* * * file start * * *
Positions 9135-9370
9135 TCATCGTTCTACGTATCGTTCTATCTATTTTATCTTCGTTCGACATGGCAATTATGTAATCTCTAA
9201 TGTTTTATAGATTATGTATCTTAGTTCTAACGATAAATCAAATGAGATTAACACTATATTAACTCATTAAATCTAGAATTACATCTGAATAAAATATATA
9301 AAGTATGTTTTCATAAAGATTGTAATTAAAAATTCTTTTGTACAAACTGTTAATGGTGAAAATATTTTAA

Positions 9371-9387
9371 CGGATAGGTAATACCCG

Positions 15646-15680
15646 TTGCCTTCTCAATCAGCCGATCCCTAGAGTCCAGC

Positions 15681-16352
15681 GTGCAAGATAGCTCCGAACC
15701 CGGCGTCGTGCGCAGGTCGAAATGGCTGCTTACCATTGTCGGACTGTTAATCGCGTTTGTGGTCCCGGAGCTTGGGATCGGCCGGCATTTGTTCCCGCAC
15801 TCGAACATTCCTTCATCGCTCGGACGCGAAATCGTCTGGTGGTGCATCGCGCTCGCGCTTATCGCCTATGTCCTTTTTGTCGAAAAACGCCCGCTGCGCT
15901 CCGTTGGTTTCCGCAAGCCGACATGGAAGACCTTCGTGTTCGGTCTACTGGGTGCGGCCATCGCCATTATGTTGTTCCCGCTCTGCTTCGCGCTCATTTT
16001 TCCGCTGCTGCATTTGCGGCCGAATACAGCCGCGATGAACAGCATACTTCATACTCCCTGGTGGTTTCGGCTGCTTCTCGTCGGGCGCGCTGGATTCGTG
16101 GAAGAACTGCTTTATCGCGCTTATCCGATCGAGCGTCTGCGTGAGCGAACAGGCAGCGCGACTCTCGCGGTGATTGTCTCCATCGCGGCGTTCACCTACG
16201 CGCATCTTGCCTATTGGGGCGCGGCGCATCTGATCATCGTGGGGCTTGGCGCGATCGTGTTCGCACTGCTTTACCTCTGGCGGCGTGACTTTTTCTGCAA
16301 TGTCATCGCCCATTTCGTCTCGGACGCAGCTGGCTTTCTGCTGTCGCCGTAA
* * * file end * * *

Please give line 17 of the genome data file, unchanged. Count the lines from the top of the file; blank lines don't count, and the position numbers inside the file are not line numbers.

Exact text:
16301 TGTCATCGCCCATTTCGTCTCGGACGCAGCTGGCTTTCTGCTGTCGCCGTAA